Tuesday, March 20, 2018

Gorilla My Dreams? I Wish I Was a Gorilla by Jennifer Bove'

Sleeping in a giant nest in a tree? Playing all day in the woods? Literally hanging out all the time with your best friends? What kid wouldn't go for that?

What if you wished you were a gorilla? Then you became a young gorilla?

Could you eat like a gorilla? Live in a gorilla family?

Young beginning readers get to try out their inner ape in Harper's new Ranger Rick: I Wish I Was a Gorilla (I Can Read Level 1) (Harper, 2018). Author Jennifer Bove' takes would-be young gorillas through their day as a member of a gorilla troop--taking a ride on their mother's back, being protected by the the troop's Big Kahuna, the senior silverback, searching for sweet juicy fruits in the treetops, and playing with their friends all day long.

Gorilla School is way cool.

How would you learn to be a gorilla? Babies play a lot. Playing helps young gorillas learn to move like grown-up gorillas who roam around and climb trees. Wrestling and chasing one another and playing games teaches them how to get along with other gorillas.

Of course, there's more than fun and games to being a gorilla, and little ones have much to learn from each other and from their elders--what foods are best to eat and where to find them and what predators are dangerous and how to avoid them. That's not always easy, and gorilla troops have to stay on the move to find new foraging places. It takes a lot of food to feed a troop, and the elders must teach the younger ones how to look out for themselves and each other. It's a jungle out there, you know.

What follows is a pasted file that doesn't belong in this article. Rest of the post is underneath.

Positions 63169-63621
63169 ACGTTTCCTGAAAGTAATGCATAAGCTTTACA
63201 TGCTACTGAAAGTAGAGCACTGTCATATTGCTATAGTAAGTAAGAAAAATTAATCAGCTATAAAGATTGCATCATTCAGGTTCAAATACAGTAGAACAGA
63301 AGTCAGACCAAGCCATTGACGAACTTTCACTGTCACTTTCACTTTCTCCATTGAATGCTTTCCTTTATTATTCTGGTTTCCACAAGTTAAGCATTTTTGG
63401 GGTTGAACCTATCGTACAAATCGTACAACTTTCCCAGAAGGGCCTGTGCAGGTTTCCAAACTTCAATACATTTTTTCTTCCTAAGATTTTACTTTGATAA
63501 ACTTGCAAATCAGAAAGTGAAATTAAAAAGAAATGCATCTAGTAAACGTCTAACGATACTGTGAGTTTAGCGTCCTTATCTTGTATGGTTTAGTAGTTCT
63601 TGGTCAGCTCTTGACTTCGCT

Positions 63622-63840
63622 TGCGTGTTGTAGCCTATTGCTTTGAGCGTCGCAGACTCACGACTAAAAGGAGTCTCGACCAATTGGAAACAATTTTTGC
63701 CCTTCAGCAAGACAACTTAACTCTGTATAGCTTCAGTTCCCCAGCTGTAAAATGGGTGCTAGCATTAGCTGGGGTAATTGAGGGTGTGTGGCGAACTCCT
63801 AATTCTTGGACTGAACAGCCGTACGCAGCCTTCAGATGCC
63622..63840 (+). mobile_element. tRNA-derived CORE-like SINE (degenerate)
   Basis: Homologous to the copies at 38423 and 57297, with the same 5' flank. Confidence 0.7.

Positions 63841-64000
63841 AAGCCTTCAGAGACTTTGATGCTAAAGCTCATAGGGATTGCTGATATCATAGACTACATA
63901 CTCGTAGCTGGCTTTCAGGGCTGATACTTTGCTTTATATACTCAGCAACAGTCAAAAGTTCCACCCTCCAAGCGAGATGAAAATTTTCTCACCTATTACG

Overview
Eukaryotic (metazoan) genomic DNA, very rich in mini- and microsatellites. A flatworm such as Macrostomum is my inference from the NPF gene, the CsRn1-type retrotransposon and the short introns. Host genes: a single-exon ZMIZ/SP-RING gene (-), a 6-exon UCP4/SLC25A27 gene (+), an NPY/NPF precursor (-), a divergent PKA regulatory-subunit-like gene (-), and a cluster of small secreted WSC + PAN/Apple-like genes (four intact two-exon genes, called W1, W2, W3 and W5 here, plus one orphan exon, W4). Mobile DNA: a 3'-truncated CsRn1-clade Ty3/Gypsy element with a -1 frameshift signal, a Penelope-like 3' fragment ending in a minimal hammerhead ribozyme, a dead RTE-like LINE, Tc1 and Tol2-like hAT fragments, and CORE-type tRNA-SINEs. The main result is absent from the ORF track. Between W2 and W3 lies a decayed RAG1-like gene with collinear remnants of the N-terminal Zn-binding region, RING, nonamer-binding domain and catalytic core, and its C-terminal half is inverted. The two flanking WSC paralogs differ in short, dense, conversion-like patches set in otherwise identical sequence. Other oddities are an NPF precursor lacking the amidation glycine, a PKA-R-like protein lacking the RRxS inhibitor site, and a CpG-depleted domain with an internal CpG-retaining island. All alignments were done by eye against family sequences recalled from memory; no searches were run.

Author Jennifer Bove's easy-reading text offers lots of gorilla lore for primary nature lovers as she takes them through a day of being a gorilla. Big color photographs document life among these largest of primates as they care for each other, forage for food, play and socialize, and chill out together, with emphasis on the fun young gorillas clearly share with each other.

Being a gorilla could be cool for a while. But would you want to talk in grunts? Or eat plants and bugs?

In her appendix author Bove' also adds an collection of fun facts, "Did You Know?" a "Fun Zone" with recipes for gorilla cuisine such as "Ants on a Stick," and a glossary titled "Wild Words," that lends itself to classroom nature science studies. And if gorilla life is a bit too plant-based for some, other books by noted nature authors in the series include Ranger Rick: I Wish I Was a Lion (I Can Read Level 1) and Ranger Rick: I Wish I Was an Orca (I Can Read Level 1).

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